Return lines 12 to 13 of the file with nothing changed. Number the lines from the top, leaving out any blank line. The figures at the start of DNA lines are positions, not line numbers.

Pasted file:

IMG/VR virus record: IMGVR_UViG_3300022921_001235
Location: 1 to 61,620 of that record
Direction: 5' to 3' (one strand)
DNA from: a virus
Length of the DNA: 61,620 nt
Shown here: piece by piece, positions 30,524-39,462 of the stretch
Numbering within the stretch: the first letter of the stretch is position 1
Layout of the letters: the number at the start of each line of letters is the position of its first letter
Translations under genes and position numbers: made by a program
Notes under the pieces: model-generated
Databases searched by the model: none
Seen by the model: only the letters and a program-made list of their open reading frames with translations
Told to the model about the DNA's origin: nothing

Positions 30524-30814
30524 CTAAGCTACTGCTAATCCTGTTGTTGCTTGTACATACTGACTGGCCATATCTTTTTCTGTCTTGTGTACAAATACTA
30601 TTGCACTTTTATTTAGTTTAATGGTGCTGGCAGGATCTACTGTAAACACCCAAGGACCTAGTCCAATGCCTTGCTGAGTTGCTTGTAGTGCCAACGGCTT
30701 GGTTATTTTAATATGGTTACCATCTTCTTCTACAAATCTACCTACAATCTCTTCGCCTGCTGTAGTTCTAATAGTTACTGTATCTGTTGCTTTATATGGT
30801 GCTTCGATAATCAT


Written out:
Seen by the model: only the letters and a program-made list of their open reading frames with translations
Told to the model about the DNA's origin: nothing